All Nite Rain: Haiku, by Jack Barry (Ashfield, Mass.: Down-to-Earth Books, 2009). 64 pages; 5 x 8. Glossy colored card covers; perfectbound. ISBN 1-878115-30-8. Price: $12.95 from the publisher at PO Box 488, Ashfield MA 01330
Reviewed by Edward Zuk
When I first picked up Jack Barry’s All Nite Rain, I paused for a long time over the blurb on the back cover. “These poems were found floating in a bottle believed to have been tossed from a sinking planet,” it began, before revealing that the author has lived “in a tree house, behind a beaver pond, on the edge of town” for fourteen years. Turning to the introduction, I found a discussion of blunderbusses (the 17th-century musket) and guided missiles, a declaration that Einstein and Virginia Woolf had “failed to improve” the haiku, and an admission that the author likes haiku “because it’s so short!” I had never read an introduction quite like this one, and I did not know what to expect from the poetry itself.
To my surprise, what I found was a solid collection of poems, one that traded the bluster and irreverence of the prose for the subtlety, plain language, and attention to detail that have become the hallmarks of Western haiku. Barry claims that he has not “studied even one original text” from the Japanese, but he has obviously paid close attention to his American contemporaries. Some of his poems show a oneness with nature:
the duck and i both silent March wind
Others depict incidents that must have had a deep impact on the author:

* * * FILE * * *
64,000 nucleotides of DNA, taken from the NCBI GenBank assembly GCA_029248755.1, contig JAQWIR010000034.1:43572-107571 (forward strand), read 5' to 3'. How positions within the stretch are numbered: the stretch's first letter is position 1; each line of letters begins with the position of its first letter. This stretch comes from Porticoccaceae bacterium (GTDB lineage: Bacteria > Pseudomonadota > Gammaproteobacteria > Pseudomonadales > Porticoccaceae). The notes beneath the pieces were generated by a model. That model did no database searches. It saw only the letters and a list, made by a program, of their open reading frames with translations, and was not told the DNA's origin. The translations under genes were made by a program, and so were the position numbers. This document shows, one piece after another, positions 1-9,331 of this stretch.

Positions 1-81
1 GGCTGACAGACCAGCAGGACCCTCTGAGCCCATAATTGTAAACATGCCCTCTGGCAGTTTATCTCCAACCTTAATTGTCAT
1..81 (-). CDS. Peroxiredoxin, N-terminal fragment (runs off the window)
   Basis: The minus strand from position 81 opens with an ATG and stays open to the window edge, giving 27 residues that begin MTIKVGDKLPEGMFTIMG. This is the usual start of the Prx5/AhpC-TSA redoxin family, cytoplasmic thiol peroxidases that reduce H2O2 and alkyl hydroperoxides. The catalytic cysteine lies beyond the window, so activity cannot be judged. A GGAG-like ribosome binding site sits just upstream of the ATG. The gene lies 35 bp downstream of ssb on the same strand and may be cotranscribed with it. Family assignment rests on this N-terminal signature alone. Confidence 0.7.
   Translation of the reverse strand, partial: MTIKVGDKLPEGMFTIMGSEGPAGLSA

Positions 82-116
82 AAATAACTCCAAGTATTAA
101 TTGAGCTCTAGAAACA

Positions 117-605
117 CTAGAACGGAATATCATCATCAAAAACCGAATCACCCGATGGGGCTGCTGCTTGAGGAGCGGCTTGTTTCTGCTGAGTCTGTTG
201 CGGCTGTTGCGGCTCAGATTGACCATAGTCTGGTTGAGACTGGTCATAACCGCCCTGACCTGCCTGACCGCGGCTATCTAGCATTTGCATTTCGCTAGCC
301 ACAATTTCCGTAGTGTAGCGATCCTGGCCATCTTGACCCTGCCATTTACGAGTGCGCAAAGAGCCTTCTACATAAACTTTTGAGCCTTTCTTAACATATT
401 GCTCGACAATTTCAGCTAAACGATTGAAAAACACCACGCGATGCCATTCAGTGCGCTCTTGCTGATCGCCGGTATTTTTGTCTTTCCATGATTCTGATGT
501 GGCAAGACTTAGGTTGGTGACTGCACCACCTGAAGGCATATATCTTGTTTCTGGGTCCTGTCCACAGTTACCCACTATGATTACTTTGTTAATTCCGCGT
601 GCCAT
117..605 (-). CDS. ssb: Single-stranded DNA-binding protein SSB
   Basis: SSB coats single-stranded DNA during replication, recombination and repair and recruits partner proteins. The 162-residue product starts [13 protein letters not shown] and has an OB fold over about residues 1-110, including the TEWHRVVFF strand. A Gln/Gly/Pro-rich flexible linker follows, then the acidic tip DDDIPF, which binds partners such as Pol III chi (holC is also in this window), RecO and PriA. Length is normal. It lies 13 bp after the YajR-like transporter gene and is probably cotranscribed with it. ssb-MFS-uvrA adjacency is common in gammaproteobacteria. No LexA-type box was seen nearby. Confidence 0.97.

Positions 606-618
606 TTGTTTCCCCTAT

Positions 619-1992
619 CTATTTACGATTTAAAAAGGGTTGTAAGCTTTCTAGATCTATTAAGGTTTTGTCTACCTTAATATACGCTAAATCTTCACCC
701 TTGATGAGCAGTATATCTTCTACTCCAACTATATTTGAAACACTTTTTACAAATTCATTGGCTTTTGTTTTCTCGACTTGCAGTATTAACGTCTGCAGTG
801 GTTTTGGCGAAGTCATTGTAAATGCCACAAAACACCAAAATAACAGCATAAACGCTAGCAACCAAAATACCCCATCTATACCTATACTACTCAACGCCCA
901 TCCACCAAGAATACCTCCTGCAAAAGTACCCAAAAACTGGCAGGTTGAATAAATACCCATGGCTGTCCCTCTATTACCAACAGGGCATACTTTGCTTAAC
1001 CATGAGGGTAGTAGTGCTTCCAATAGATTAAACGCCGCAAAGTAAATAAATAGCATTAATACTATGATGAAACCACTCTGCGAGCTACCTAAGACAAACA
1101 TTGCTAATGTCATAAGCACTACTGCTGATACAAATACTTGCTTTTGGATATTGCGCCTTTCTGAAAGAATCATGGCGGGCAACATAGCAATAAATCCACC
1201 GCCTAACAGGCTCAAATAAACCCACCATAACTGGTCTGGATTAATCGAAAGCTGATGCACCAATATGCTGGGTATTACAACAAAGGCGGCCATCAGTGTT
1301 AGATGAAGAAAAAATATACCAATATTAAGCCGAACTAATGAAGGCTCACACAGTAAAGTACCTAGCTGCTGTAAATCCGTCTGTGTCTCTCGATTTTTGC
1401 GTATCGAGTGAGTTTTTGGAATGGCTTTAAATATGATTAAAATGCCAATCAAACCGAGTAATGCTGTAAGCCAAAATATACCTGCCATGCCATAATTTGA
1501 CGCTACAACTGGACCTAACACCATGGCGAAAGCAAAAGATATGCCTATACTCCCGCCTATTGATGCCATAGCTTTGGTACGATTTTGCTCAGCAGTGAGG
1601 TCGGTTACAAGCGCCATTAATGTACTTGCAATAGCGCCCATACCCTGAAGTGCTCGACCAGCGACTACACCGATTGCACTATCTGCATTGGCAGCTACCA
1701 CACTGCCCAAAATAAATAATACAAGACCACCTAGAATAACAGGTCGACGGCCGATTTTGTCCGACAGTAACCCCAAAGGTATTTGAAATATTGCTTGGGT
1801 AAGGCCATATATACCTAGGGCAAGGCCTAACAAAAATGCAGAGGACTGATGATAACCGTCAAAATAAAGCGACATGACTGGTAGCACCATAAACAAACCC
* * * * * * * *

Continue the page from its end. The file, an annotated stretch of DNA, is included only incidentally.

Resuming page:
the pond I crossed all winter
Subtle comparisons abound:
half blue sky
the still born lamb
And other images provide contrasts or feelings of incongruity:
not telling you
the whole dream
All Nite Rain also shows an attention to the technical aspects of haiku that have occupied poets in the West for the past two decades. Barry is adept at writing haiku in both one and three lines, and he uses devices like the pivot line well:
over thin ice
I would not hesitate to recommend this collection to anyone who would like to sample the present style of English-language haiku, or to anyone who has learned to appreciate its nuances.
The differences between the prose and poetry also lead to some interesting reflections. The haiku are far superior to the prose, showing a self-awareness that the ramblings on Einstein and the blunderbuss do not. Yet the prose, though sloppy, contains a liveliness that disappears in the poems. Ideally, I would like to find haiku to be an expression of the author’s whole personality, with all his virtues on show. Here the poems, though polished to a high standard, efface their author. Barry has clearly had to suppress important parts of himself in order to write in the accepted style.
What All Nite Rain reveals is how prevalent a kind of “house style” has become for haiku in the West. The themes, imagery, form, techniques, and language of the collection all felt familiar, perhaps too much so. Anyone who has read the major haiku journals during the past decade will find him-or-herself walking down a well-worn path. It is the overuse of this style that has led, in part, to outbursts like Scott Metz’s, in which he characterized haiku in English as “creating a prevalence of ‘watery pebbles,’ ‘same-o same-o,’ plastic work” in a recent review for Modern Haiku. At this point, it is hard to see how our haiku can avoid changing in the future to become more individual and open to a wider range of styles and themes. But Jack Barry’s collection reminds us that there is still merit in the old methods, which force an attention to detail and subtlety that will be relevant no matter what new directions the haiku takes.